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Apr 15, 2019, 08:02 PM
Registered User
cloudsplitter's Avatar
Hi Jason,

I was wondering why use the R9 and R3 receivers. Were there not enough channels for all of the controls? Or was it perhaps redundancy? Thanks!
Apr 15, 2019, 08:37 PM
RCG Admin
Jason Cole's Avatar
Thread OP
The R3 is setup as a satellite receiver. General consensus on these big all carbon planes is to have more than 2 antennas. So I got a set behind and below the wing as well as in front and slightly above. As high and as far away as these fly in competitions, I wanted to play it safe.
Apr 16, 2019, 10:18 PM
Registered User
cloudsplitter's Avatar
Thanks for the tip!
Apr 18, 2019, 06:22 AM
Registered User
Jason how did you mount the R3 antennas ?
Apr 18, 2019, 06:28 AM
RCG Admin
Jason Cole's Avatar
Thread OP
They just pass through some rubber tubing.
Apr 22, 2019, 10:08 AM
in awe of glide...
Kirkerik's Avatar
Looks like a ton of fun! What did your wingloading work out to? Making them so light now!

Does the Neu P22 gearbox have a smaller bolt pattern than the P29 or is it the same?

I see neither the 1102 motor or the newer Neu P22 gearbox is listed on Neu's website.
Last edited by Kirkerik; Apr 22, 2019 at 10:13 AM.
Apr 22, 2019, 10:46 AM
RCG Admin
Jason Cole's Avatar
Thread OP
Mine is right at 6.10 ounces per square foot, but production models will be around 4.75! Not sure on the gearbox bolt pattern, but here's the page on Soaring USA's site for this motor/gearbox combo https://www.soaringusa.com/neumotor-...2-gearbox.html
Apr 22, 2019, 11:18 AM
doo
doo
Registered User
doo's Avatar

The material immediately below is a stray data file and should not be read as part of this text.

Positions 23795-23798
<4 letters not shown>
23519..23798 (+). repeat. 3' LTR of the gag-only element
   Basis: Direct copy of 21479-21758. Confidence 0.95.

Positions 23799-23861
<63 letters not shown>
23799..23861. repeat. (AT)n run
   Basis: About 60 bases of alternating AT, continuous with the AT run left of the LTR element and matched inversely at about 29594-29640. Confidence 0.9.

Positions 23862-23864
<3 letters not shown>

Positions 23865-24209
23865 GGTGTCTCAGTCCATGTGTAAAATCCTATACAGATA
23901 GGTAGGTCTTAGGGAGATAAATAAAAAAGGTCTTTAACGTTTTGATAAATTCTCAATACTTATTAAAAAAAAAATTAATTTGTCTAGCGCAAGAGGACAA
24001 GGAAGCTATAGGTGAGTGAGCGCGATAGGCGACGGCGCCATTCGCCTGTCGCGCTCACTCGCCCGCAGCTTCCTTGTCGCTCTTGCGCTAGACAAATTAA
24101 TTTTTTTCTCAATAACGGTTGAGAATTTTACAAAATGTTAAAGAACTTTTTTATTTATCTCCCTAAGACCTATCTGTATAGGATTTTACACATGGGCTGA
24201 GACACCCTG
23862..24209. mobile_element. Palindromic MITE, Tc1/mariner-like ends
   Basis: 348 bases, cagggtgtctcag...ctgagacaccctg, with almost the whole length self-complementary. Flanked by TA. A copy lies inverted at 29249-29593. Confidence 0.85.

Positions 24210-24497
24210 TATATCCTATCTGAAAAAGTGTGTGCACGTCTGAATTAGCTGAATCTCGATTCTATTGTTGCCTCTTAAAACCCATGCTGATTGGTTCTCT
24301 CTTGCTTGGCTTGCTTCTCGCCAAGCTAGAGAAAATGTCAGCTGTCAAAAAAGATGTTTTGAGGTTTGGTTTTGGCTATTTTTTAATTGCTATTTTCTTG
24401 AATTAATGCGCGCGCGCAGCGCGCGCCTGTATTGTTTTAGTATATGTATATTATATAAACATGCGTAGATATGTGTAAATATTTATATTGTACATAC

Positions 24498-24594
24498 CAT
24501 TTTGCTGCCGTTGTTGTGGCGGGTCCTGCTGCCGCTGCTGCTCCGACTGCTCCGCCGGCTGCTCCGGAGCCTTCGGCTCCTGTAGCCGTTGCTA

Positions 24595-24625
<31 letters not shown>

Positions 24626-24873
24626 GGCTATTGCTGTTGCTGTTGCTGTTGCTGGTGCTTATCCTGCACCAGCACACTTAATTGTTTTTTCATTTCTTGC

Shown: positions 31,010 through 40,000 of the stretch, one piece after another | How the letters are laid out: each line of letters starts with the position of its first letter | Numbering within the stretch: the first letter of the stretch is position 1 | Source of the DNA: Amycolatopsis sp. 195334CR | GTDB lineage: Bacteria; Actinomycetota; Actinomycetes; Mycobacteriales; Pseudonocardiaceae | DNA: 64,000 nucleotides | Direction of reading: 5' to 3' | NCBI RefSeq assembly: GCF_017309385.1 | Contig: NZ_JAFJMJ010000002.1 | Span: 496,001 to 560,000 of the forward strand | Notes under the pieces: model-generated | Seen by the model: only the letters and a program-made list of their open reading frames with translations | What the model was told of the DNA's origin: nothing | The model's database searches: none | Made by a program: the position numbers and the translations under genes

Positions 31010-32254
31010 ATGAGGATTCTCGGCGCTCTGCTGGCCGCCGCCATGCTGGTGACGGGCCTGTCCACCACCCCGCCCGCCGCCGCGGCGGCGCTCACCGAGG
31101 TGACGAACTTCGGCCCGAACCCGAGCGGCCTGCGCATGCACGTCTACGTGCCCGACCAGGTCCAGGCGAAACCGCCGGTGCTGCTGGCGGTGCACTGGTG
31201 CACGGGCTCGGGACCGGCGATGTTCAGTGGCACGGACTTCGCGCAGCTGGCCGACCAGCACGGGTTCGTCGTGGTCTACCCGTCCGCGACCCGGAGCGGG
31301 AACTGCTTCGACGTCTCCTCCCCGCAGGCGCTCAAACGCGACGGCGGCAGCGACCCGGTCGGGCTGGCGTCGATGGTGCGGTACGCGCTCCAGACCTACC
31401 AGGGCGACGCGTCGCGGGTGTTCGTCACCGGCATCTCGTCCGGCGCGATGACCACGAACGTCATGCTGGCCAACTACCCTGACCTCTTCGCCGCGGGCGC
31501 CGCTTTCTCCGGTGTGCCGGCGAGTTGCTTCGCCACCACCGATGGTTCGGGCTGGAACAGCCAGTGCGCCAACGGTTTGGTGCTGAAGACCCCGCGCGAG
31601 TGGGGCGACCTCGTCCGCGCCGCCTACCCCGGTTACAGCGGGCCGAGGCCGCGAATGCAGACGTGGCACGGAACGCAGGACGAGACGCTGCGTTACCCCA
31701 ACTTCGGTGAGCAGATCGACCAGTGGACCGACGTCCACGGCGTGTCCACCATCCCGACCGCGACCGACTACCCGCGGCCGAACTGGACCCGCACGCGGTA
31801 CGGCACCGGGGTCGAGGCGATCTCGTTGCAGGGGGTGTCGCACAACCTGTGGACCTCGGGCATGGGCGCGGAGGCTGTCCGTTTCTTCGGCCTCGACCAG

The P22 gearbox has 4 holes on a 17mm diameter bolt pattern, the same as the Powerline Micro series.
Apr 29, 2019, 03:18 PM
W.F.G.D
jbitz's Avatar
I watched in AWE as Jason flew this fantastic bird at Kenny World this past weekend for a FSS event. All told, 16 rounds all on time and on target. I got the privilege of timing for him on Sunday.


Thanks again
Jason


John
Apr 29, 2019, 03:36 PM
RCG Admin
Jason Cole's Avatar
Thread OP
Thanks John! The Neutrino impressed the heck out of me too. Hope to fly with you guys again soon.
Jun 09, 2019, 06:12 AM
Registered User
Hi Jason, nice glider.... question -- was the receiver battery for redundancy purposes and if so, how do you go about hooking that up? I have a simliar glider and would like to run with a backup battery.... appreciate any insight... Thanks
Jun 09, 2019, 07:26 AM
RCG Admin
Jason Cole's Avatar
Thread OP
Hi, not a backup, but main power for receiver and servos. The 3S battery only powers the motor and the 2s only powers the receiver and servos.
Jun 10, 2019, 03:24 PM
in awe of glide...
Kirkerik's Avatar
A good discussion on a battery backup system:

https://www.rcgroups.com/forums/show...back-up-system

Definitely worth it in my opinion.